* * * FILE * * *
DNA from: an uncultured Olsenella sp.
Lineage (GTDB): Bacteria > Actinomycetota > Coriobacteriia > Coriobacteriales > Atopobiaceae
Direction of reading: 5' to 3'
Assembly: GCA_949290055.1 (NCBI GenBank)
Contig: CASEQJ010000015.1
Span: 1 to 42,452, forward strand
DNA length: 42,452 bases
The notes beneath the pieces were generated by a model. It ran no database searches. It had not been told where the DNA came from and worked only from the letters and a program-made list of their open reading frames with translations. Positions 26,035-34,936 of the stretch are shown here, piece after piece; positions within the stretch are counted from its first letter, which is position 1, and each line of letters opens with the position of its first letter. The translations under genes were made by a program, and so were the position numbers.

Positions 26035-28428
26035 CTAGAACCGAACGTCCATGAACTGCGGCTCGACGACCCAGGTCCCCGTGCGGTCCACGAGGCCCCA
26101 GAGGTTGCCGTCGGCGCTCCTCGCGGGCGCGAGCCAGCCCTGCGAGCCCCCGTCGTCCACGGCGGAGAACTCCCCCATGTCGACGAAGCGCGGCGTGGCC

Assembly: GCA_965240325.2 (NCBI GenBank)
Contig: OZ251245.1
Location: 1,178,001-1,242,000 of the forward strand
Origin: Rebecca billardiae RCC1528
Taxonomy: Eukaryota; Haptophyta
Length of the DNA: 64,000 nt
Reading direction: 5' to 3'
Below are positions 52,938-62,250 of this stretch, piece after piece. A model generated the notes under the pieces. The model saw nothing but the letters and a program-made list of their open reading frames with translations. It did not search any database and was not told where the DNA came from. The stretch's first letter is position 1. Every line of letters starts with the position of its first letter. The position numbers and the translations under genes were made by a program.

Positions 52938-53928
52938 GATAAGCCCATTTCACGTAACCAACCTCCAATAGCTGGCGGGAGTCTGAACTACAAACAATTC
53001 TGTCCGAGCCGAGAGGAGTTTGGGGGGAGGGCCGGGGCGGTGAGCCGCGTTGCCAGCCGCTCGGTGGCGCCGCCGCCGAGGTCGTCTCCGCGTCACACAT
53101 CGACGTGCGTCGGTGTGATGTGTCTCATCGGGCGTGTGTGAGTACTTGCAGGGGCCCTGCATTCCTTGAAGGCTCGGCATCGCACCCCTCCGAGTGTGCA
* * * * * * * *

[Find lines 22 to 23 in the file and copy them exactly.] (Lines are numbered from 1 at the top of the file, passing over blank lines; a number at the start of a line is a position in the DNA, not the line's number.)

53001 TGTCCGAGCCGAGAGGAGTTTGGGGGGAGGGCCGGGGCGGTGAGCCGCGTTGCCAGCCGCTCGGTGGCGCCGCCGCCGAGGTCGTCTCCGCGTCACACAT
53101 CGACGTGCGTCGGTGTGATGTGTCTCATCGGGCGTGTGTGAGTACTTGCAGGGGCCCTGCATTCCTTGAAGGCTCGGCATCGCACCCCTCCGAGTGTGCA